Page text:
Anatomy education: the unforgettable contributions of Hermann Stieve
Charles Aidemise Oyinbo1*, Tamuno-Olobo Johnbull1, Atoni Dogood Atoni1
1Department of Human Anatomy, Faculty of Basic Medical Sciences, College of Health Sciences, Niger Delta University, Wilberforce Island, Bayelsa State, Nigeria.
*Correspondence: Charles Aidemise Oyinbo; firstname.lastname@example.org
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This article examines Hermann Philipp Rudolf Stieve’s (1886–1952) contributions to anatomy education. The purpose of this piece was to remind us how he contributed to knowledge despite finding himself in a politically unfavourable situation. Articles about Stieve in PubMed journals and original archives on the internet were consulted for this piece. Hermann Stieve was a contemporary anatomist whose contributions were critical to the evolution of modern anatomy, albeit with contention, which sparked scientific debates on ethical concerns with some of his works. He was accused of exploiting the “Third Reich” for his benefit and thus indirectly supporting this Nazi system of injustice. However, Stieve showed that his primary interest was science by donating his body for research. He was eager to allow other anatomists to work on his remains, but his wife refused to release his body after his death. However, Stieve Hermann’s research was methodologically accurate and contributed significantly to the development of anatomy education, though with ethical questions. He was the director of his university’s Institute of Anatomy, and his work was only interrupted in 1952 by his death. During his lifetime, he was honoured with membership in the German Academy of Sciences in Berlin, the German Academy of Sciences in Leopoldina, and the Royal Swedish Academy of Sciences. He wrote multiple papers about the impact of stress on the female reproductive system, claiming that life-threatening stress reduces ovulation. Stieve was a brilliant anatomist who made significant contributions to anatomy education, but his work was marred by ethical issues.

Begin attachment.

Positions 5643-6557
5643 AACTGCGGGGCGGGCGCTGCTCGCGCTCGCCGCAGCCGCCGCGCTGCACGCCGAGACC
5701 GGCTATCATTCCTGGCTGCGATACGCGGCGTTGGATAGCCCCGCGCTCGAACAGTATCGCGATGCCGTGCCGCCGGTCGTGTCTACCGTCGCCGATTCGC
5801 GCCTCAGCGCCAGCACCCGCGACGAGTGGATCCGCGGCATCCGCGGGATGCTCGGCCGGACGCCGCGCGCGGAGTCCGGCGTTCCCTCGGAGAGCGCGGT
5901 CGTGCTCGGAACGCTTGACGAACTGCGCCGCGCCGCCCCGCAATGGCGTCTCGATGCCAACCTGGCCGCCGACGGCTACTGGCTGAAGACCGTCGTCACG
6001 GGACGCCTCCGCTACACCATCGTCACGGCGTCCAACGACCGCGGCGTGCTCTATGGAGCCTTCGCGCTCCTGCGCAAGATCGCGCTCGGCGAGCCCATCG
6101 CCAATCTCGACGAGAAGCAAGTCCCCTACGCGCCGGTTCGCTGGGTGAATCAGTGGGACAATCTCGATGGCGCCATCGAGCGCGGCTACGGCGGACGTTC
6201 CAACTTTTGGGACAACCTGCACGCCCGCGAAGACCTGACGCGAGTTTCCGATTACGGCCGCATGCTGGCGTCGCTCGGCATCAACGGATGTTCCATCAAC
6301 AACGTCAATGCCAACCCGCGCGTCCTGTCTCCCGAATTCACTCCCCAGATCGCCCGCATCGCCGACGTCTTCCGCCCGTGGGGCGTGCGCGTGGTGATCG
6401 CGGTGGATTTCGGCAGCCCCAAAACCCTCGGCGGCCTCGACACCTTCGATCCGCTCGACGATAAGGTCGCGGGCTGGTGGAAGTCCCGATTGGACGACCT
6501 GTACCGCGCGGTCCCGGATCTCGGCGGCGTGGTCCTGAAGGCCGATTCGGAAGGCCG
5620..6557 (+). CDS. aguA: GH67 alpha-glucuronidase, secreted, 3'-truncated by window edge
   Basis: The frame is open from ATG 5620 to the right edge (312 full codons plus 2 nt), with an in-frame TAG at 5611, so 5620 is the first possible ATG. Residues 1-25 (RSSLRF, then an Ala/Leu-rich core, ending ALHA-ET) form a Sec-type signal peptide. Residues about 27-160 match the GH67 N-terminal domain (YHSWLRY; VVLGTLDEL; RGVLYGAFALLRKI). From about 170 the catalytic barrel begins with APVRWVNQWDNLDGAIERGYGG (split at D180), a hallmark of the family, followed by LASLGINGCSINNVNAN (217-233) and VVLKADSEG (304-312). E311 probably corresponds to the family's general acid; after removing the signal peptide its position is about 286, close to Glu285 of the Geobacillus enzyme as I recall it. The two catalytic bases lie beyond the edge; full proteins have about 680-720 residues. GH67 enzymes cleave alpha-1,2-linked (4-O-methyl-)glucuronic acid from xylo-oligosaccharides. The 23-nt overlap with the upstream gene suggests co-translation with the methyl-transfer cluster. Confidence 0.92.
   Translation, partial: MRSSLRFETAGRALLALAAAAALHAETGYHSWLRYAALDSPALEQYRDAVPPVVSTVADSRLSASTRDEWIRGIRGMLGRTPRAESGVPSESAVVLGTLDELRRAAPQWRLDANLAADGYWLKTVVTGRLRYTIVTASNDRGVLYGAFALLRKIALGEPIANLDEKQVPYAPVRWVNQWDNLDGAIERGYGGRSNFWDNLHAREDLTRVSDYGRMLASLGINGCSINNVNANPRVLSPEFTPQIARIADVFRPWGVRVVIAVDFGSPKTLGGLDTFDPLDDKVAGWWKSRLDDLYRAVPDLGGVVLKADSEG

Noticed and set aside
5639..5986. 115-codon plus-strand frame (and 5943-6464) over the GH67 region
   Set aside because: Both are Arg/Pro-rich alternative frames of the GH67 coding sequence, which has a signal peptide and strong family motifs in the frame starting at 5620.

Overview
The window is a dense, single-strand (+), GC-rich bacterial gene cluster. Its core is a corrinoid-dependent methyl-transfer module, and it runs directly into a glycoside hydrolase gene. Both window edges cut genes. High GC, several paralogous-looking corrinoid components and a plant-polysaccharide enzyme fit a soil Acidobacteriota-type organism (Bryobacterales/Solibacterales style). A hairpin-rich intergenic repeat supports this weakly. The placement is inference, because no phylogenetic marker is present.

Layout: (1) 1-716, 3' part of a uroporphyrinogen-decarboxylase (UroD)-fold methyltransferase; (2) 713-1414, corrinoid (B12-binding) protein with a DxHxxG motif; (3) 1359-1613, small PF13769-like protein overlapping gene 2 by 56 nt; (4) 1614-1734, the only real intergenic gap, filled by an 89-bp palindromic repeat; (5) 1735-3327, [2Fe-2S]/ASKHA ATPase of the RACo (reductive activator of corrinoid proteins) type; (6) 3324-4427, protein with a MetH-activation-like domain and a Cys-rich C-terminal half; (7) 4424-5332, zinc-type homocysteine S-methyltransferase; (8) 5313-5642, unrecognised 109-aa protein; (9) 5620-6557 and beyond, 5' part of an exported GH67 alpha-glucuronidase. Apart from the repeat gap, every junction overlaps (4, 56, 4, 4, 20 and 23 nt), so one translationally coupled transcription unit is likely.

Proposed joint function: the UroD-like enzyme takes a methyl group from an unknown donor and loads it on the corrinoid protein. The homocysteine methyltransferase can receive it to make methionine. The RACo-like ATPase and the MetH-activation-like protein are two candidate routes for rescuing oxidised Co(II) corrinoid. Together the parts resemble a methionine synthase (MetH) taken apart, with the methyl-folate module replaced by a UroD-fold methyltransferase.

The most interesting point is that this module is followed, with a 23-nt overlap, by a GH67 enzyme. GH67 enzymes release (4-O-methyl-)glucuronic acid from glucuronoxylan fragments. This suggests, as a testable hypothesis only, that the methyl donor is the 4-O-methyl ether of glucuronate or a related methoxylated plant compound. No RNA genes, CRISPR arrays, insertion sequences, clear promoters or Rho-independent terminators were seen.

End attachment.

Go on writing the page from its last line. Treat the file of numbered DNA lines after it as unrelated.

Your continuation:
Key words: German anatomist, menstrual cycle, histology, research ethics.
Cite this article: Oyinbo CA, Johnbull T, Atoni AD. Anatomy education: the unforgettable contributions of Hermann Stieve. Yen Med J. 2022;4(2):28–33.
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